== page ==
Daily Archives: August 19, 2016

We are what we eat: Richard Manning talks to FERN about his travels in Iowa – Food and Environment Reporting Network

State Fair in Des Moines. Photo by Bryon Houlgrave/The Des Moines Register.

FERN’s latest collaboration with Harper’s Magazine is Richard Manning’s story, “The Trouble with Iowa: Corn, Corruption, and the Iowa Caucuses,” the cover story of the magazine’s February issue. (The piece is available now for Harper’s subscribers, and will be open for others after Feb. 1). Manning, author of Against the Grain, hits the campaign trail with the Republican presidential candidates and asks why all of them–and, for that matter, both Hillary Clinton and Bernie Sanders–shy away from any talk of Iowa’s most glaring problem: the stranglehold that industrial agriculture has over this and all our other midwestern farm states. FERN’s editor-at-large, George Black, talked with Manning about the relationship of Big Ag and politics at the onset of the electoral season.

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The Trouble with Iowa – Food and Environment Reporting Network

Corn, corruption, and the presidential caucuses

By Richard Manning, On August 5, 2016

“I’m driving through these beautiful fields. I want to grab that corn like you’ve never seen. So rich, so beautiful,” Donald Trump told a standing-room crowd last July, at a Make America Great Again “family picnic” in Oskaloosa, Iowa. An obvious applause line, perhaps, but Trump delivered it with the aplomb of a man who had just taken the lead in every national poll. He was speaking to a crowd of about 700 people inside a high-school auditorium, and another 700 or so were standing outside in the overflow section. The appearance of this crowd was, not surprisingly, homogeneous, though one man who looked Latino sat on the bleachers behind the podium, well within view of the cameras trained on Trump. Before the speech, this man had been intensively stage-managed by Trump’s people: he was taken off the stage, given a properly logoed T-shirt, then reseated up front, stage left, nope, not quite, and finally reseated on the periphery, stage right, about halfway back.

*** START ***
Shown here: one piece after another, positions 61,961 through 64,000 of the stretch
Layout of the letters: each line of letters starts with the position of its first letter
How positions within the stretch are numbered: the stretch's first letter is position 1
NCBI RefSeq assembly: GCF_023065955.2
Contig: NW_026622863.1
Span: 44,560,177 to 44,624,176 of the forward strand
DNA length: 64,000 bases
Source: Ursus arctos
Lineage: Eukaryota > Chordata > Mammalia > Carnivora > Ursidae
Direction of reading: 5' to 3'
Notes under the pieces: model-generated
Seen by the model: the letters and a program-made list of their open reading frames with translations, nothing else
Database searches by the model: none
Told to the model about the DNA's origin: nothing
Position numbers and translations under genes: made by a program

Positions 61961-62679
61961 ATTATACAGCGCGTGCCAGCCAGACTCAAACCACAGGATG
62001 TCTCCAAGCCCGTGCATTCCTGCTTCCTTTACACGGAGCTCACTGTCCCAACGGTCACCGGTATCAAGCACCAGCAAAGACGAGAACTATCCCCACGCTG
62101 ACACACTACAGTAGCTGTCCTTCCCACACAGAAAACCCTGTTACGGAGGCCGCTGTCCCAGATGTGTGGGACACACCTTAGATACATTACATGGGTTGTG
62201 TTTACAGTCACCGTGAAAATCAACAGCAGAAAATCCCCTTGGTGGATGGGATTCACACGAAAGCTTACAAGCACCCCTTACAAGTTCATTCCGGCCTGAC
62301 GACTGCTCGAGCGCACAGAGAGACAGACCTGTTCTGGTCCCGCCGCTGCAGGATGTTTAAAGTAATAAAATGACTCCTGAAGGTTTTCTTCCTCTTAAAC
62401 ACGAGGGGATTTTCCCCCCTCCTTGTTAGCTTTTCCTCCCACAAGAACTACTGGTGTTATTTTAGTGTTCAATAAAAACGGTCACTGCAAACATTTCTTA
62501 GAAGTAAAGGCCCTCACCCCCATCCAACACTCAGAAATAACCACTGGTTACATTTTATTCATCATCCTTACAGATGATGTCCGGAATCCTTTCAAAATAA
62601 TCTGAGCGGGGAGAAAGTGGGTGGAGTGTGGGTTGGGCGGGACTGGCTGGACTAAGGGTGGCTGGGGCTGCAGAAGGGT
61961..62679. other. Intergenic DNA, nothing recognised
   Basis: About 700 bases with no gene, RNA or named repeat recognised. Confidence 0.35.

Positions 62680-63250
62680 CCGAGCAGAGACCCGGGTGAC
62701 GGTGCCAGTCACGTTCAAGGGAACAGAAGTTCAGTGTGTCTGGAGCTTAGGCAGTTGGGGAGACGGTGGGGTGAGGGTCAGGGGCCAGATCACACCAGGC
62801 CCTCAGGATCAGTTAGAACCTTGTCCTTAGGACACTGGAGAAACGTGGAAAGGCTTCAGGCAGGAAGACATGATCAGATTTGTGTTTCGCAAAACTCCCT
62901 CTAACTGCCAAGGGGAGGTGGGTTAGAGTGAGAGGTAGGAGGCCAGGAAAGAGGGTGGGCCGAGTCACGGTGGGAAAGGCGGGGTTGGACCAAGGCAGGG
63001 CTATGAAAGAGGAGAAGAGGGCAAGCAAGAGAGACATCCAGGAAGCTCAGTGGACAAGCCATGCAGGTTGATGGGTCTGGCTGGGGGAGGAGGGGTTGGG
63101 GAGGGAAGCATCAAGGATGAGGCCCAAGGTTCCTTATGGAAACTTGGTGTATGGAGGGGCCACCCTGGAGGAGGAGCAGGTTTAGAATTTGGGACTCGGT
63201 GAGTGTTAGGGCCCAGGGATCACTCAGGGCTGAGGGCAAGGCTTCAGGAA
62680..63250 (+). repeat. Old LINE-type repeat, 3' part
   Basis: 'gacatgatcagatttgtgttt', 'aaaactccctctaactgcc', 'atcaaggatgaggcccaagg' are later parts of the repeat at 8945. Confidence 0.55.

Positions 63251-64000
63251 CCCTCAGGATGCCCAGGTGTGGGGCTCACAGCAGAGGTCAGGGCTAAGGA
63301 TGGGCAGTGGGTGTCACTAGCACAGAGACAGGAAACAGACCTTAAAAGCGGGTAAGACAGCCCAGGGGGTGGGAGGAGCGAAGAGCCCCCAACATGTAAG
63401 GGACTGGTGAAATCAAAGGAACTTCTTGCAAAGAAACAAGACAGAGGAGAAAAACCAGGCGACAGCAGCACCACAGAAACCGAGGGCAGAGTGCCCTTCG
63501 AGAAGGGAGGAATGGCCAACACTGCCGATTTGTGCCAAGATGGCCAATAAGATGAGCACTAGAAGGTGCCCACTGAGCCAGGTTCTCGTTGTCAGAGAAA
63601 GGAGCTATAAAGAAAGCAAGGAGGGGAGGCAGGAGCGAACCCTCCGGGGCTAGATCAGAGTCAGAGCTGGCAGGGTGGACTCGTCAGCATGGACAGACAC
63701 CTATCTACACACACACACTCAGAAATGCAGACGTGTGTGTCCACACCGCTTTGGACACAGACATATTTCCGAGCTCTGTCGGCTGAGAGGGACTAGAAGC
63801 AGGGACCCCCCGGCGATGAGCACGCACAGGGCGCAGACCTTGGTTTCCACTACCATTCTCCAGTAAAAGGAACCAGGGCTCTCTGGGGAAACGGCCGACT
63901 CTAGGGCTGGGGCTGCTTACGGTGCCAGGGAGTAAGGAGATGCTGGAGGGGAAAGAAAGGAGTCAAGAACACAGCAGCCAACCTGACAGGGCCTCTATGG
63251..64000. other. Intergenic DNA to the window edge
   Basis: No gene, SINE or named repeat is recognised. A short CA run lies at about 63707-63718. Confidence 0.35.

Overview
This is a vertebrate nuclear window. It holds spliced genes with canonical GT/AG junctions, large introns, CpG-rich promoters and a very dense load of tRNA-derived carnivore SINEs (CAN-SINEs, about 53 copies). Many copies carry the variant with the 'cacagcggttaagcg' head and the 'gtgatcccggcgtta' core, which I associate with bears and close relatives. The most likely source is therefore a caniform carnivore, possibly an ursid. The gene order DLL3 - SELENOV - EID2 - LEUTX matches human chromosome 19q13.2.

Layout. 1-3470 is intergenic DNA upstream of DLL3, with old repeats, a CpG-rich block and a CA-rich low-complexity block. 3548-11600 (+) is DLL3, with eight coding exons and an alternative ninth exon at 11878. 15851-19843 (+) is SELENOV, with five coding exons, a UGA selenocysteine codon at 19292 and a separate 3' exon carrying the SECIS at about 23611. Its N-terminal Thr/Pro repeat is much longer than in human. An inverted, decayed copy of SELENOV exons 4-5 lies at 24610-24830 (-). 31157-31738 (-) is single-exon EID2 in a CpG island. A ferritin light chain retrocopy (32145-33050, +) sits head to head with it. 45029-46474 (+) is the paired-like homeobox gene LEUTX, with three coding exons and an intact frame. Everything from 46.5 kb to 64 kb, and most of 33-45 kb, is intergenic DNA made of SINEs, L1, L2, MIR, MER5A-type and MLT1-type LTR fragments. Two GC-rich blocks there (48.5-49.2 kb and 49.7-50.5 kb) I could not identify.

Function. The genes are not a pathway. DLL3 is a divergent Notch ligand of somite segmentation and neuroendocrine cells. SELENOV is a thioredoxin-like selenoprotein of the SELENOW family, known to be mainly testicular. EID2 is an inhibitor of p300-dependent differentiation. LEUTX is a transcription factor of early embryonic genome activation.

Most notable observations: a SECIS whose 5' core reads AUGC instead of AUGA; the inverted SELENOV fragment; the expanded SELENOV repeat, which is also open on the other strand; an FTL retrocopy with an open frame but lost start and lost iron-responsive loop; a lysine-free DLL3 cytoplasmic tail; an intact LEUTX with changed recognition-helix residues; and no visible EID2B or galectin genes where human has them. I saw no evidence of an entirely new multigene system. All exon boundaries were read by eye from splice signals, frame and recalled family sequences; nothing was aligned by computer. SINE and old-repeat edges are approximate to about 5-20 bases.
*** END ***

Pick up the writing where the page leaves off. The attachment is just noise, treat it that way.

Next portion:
…(read more)

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NRCS – Natural Resources Conservation Service – USDA

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Food and Environment Reporting Network – Independent. Investigative. Non-profit.

The Food & Environment Reporting Network (FERN) is the first and only independent, nonprofit, news organization that produces award-winning, high-impact investigative and explanatory reporting on food, agriculture, and environmental health through partnerships with regional and national media outlets. Through our impartial “watchdog” journalism we seek to shine a light on injustices and abuses of power within the food system — both corporate and governmental — while taking full measure of the true impact food and agriculture have on public health and the environment. FERN uncovers, explores, and explains news that is critical to the public’s right to know about food, agriculture, and environmental health.

We’ve chosen to focus on food, agriculture, and environmental health specifically because these subjects touch our lives every day in profound ways. There are a wealth of urgent stories to be told and as editors and reporters with decades of writing about these subjects under our belt, we do so in a timely and compelling way.

Currently, investigative reporting is at risk as an enterprise. Historically a loss-leader for publishers, in-depth reporting has always been the backbone of good journalism. Yet tight budgets have forced many outlets to reduce investigative staff while those that remain are forced to do more with less time and support.